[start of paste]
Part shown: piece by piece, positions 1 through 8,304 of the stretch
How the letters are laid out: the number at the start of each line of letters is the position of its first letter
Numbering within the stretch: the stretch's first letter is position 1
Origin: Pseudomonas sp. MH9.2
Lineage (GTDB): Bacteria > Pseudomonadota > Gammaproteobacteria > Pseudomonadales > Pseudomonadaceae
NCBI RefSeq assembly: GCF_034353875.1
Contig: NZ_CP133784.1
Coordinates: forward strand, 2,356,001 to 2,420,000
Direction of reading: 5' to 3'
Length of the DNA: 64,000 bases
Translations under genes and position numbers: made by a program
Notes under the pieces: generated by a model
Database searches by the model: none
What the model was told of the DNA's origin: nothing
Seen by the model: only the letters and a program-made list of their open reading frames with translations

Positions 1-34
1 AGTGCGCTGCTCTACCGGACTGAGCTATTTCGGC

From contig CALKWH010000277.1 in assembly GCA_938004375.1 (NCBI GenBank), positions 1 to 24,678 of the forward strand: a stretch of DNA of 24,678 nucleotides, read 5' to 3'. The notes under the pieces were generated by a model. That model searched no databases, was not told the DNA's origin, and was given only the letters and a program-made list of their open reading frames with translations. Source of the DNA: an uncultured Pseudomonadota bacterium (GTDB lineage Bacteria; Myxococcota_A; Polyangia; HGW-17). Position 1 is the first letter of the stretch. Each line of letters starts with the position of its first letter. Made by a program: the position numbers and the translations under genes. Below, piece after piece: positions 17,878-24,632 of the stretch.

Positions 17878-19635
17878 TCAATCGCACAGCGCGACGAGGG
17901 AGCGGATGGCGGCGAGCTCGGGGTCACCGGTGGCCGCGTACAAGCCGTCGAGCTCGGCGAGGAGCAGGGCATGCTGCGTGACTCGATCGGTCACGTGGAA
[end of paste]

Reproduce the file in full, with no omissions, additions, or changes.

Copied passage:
Part shown: piece by piece, positions 1 through 8,304 of the stretch
How the letters are laid out: the number at the start of each line of letters is the position of its first letter
Numbering within the stretch: the stretch's first letter is position 1
Origin: Pseudomonas sp. MH9.2
Lineage (GTDB): Bacteria > Pseudomonadota > Gammaproteobacteria > Pseudomonadales > Pseudomonadaceae
NCBI RefSeq assembly: GCF_034353875.1
Contig: NZ_CP133784.1
Coordinates: forward strand, 2,356,001 to 2,420,000
Direction of reading: 5' to 3'
Length of the DNA: 64,000 bases
Translations under genes and position numbers: made by a program
Notes under the pieces: generated by a model
Database searches by the model: none
What the model was told of the DNA's origin: nothing
Seen by the model: only the letters and a program-made list of their open reading frames with translations

Positions 1-34
1 AGTGCGCTGCTCTACCGGACTGAGCTATTTCGGC

From contig CALKWH010000277.1 in assembly GCA_938004375.1 (NCBI GenBank), positions 1 to 24,678 of the forward strand: a stretch of DNA of 24,678 nucleotides, read 5' to 3'. The notes under the pieces were generated by a model. That model searched no databases, was not told the DNA's origin, and was given only the letters and a program-made list of their open reading frames with translations. Source of the DNA: an uncultured Pseudomonadota bacterium (GTDB lineage Bacteria; Myxococcota_A; Polyangia; HGW-17). Position 1 is the first letter of the stretch. Each line of letters starts with the position of its first letter. Made by a program: the position numbers and the translations under genes. Below, piece after piece: positions 17,878-24,632 of the stretch.

Positions 17878-19635
17878 TCAATCGCACAGCGCGACGAGGG
17901 AGCGGATGGCGGCGAGCTCGGGGTCACCGGTGGCCGCGTACAAGCCGTCGAGCTCGGCGAGGAGCAGGGCATGCTGCGTGACTCGATCGGTCACGTGGAA